Lightning strikes are expected starting Wednesday, bringing the chance for more wildfire starts across parts of Jackson and Josephine counties.
The National Weather Service has issued a fire weather watch warning of thunderstorms over parched forestlands from 11 a.m. Wednesday through 5 p.m. Thursday.
The storms could bring heavy rains, especially Wednesday night into Thursday, as a low-pressure front pushes moist air in off the Central California coast.
"Early on, it might be not as wet, but with Wednesday, Thursday, much wetter," said meteorologist Chuck Glaser. "Thursday's probably the wettest day of all."
A similar storm system last week hammered the region with about 1,800 lightning strikes. Some small fires roared to life, but fire crews extinguished them quickly. About 150 of those strikes peppered Jackson County, with most confined to the northwest corner.
While the potential for new wildfires looms, fire crews are still at work containing three large wildfires in the region. They were started by lightning July 26.
As of Monday morning, the Whiskey fire near Tiller was 65 percent contained and had burned through nearly 17,000 acres, according to fire officials. Crews continue to work on a fire line on the southeast flank along U.S. Forest Service Road No. 2925. Fire officials originally had estimated the fire could be contained by Tuesday, but that's been pushed back a few days because extremely smoky conditions hindered aerial operations.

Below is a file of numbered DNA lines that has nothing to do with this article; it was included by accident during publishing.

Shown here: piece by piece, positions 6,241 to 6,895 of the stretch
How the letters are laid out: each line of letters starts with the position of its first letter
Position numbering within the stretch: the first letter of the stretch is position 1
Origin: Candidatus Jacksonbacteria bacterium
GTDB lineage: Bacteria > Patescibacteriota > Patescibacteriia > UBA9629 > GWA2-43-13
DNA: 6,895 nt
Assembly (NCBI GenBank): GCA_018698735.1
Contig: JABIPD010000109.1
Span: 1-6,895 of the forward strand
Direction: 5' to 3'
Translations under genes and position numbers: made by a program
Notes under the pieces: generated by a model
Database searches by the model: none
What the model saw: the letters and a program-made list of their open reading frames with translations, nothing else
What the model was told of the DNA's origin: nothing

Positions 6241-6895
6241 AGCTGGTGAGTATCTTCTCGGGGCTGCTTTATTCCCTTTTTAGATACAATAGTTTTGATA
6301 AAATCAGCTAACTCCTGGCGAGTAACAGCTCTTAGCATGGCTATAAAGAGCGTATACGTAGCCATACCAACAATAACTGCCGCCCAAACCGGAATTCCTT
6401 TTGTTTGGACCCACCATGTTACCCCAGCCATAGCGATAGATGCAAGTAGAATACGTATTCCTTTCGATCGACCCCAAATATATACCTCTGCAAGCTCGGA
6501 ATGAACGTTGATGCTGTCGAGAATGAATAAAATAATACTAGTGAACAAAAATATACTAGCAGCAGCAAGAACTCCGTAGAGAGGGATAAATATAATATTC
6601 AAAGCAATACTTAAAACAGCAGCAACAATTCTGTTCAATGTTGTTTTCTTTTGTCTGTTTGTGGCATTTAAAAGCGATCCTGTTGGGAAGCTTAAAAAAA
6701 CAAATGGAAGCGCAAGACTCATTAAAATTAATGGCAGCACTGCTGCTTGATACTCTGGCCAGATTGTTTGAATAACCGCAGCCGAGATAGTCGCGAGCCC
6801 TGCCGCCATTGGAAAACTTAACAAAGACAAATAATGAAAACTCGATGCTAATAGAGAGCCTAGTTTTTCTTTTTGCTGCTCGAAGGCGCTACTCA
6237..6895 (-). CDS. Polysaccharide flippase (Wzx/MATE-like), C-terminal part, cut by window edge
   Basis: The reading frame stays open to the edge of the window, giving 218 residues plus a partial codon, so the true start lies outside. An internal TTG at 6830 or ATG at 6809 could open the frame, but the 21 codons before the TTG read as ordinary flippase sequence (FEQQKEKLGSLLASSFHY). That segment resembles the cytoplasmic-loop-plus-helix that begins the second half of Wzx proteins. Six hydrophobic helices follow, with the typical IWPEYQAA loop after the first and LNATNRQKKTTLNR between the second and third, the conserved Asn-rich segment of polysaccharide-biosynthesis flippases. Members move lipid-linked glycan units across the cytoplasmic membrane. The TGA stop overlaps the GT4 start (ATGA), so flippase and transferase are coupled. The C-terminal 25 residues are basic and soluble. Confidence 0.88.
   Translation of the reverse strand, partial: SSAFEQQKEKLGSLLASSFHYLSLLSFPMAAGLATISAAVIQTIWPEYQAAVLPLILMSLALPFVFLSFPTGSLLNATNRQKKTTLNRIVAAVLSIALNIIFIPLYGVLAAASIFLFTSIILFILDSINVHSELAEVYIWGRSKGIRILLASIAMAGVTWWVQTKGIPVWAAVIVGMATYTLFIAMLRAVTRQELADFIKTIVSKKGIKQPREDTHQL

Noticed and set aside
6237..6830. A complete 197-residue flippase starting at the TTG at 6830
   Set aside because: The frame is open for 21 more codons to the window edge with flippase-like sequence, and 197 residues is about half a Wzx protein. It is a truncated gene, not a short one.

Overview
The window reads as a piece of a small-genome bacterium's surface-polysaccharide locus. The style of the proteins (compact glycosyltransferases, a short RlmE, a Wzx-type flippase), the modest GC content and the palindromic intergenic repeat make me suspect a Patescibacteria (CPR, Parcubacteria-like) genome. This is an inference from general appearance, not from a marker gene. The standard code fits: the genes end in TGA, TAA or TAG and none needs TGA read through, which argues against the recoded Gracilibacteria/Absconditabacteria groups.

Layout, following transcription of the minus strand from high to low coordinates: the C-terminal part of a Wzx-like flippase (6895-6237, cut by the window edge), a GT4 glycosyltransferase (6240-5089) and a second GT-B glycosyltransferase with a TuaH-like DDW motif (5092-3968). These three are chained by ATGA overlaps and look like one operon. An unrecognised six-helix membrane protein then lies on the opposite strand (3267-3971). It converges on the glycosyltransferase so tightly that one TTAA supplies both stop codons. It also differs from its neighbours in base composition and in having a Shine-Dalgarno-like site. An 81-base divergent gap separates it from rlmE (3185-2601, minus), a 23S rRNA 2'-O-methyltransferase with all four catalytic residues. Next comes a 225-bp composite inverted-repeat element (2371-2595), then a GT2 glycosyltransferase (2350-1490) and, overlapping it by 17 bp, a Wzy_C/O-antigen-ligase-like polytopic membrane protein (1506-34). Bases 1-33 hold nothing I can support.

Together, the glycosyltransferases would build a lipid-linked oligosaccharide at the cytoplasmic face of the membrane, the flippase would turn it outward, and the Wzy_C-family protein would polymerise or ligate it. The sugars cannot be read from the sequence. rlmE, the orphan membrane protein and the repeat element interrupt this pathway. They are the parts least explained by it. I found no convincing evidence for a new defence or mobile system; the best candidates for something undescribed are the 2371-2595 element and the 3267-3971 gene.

"It all depends on the weather. We're hoping we can get that fire in there today and start mopping up. We're just trying to get that line nice and deep," said Pam Sichting of the Umpqua National Forest and spokeswoman for Oregon Interagency Incident Management Team No. 3.
The Douglas Complex, seven miles outside Glendale, has burned more than 48,300 acres and is at 76 percent containment. Officials still estimate full containment by Sept. 1. On Monday, the closures of Lower Grave Creek Road, Lower Wolf Creek Road and connecting roads were lifted.
The stubborn Big Windy Complex remains 20 percent contained. The fire burning near the Lower Rogue River has consumed nearly 20,000 acres. It has a Sept. 1 estimated containment date.
Jackson County air quality continues to be impacted because of the smoke drifting into the valley. Data from the Oregon Department of Environmental Quality shows Medford has seen "moderate" air quality every day since Aug. 10.
Reach Mail Tribune reporter Ryan Pfeil at 541-776-4468 or by email at email@example.com.